Walking wards off fatigue in pancreatic, periampullary cancers

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A home walking program significantly improves fatigue levels, physical functioning, and health-related quality of life in persons with resected pancreatic or periampullary cancer, indicate the results of a prospective, randomized controlled trial.

Fatigue is the most commonly reported symptom in all cancer patients, and exercise has been found to decrease fatigue levels and improve physical functioning in these individuals. “As patients with [pancreas and periampullary cancers] experience improved survival rates and longevity, the focus shifts toward living life while surviving cancer, managing adverse symptoms, and improving physical functioning and quality of life,” wrote Theresa P. Yeo, MPH, MSN, and colleagues in their report for Journal of the American College of Surgeons (2012;214:463-477).

The associate director of the Jefferson Pancreas Tumor Registry for the Thomas Jefferson University Hospital Department of Surgery in Philadelphia, Pennsylvania, Yeo and her research team enrolled 110 patients who had undergone surgical resections for pancreatic or periampullary cancer. Periampullary cancer forms near the ampulla of Vater (an enlargement of the ducts from the liver and pancreas where they join and enter the small intestine), according to a definition from the National Cancer Institute.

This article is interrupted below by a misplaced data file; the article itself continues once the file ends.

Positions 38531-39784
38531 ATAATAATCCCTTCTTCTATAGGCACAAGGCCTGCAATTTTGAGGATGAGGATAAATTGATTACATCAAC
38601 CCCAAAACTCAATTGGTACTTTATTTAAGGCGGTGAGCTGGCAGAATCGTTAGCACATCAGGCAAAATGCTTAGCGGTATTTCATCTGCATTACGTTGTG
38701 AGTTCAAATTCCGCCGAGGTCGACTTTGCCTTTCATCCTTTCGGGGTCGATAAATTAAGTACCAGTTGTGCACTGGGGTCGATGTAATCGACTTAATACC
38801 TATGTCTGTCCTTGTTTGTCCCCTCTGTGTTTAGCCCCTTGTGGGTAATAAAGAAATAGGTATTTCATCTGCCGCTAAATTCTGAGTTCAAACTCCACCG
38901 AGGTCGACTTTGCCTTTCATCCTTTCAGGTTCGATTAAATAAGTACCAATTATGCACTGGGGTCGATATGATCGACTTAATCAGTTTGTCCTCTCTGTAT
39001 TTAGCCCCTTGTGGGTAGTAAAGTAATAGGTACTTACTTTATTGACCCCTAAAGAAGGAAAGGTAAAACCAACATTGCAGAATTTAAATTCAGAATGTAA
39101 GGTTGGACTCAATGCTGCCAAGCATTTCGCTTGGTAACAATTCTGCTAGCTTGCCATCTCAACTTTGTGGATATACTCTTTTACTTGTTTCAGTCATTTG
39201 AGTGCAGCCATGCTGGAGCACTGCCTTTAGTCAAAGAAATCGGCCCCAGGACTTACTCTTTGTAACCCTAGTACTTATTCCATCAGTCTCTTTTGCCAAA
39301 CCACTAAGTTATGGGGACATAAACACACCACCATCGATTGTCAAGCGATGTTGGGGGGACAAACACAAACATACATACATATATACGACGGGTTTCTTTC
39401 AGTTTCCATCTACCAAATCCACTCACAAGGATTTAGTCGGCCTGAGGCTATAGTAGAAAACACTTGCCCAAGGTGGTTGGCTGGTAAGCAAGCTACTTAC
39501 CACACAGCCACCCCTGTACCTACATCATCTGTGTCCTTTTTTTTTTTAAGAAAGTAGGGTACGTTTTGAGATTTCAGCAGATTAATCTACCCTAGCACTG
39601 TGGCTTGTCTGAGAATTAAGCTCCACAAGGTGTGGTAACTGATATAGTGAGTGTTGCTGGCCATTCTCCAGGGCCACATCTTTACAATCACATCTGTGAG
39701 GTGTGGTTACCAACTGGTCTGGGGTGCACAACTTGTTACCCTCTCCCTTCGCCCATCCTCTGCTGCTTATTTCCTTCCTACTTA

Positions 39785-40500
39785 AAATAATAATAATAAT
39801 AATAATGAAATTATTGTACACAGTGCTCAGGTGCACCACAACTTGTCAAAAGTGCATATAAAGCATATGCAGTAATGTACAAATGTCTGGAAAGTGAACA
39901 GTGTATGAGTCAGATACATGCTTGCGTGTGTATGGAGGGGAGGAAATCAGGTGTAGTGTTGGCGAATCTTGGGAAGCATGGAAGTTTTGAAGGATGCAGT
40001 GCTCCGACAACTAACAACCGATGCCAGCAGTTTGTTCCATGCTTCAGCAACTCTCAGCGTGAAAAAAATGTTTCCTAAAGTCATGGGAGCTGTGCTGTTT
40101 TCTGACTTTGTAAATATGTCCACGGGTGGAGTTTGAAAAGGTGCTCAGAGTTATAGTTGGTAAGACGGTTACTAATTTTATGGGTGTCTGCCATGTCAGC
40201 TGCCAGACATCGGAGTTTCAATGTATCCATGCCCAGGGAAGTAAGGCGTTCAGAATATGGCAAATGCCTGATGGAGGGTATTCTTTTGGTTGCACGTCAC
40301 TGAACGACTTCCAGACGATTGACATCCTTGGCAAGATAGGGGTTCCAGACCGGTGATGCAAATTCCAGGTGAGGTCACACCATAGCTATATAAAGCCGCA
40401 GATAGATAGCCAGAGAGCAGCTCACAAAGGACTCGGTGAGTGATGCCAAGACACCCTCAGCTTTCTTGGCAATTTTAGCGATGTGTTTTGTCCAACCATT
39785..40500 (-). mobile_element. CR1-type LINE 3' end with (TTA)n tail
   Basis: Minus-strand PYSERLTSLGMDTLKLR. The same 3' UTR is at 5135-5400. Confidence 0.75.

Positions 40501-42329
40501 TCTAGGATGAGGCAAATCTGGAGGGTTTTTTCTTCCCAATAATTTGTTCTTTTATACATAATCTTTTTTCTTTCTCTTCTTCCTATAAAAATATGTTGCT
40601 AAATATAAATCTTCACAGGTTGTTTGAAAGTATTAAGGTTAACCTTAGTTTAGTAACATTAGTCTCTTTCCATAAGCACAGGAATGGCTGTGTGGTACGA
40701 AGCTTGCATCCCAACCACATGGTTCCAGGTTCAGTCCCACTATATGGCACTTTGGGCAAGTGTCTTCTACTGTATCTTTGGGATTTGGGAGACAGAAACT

Most of the 102 participants ultimately included in the analysis were Caucasian men and women aged 66 or 67 years. They had comparable comorbidities, cancer type and staging (in most cases stage IIA or IIB), type of resection, preoperative fatigue and pain levels, adjuvant therapy, and baseline walking distance.

The patients were randomized to an intervention group or to a usual-care group. Those in the intervention group were instructed to walk for increasingly longer intervals each week for 3 months, with the goal of increasing walking time by 90 to 150 minutes per week by the end of the program. The usual-care group followed normal discharge instructions that did not include a walking or exercise routine.

At the start of the study, 85% of all participants reported moderate to severe fatigue. Three months after discharge, the intervention walking group reported a 27% improvement in fatigue, compared with an improvement of 19% for the usual-care group. The intervention patients also reported experiencing less pain to a greater degree than the others.

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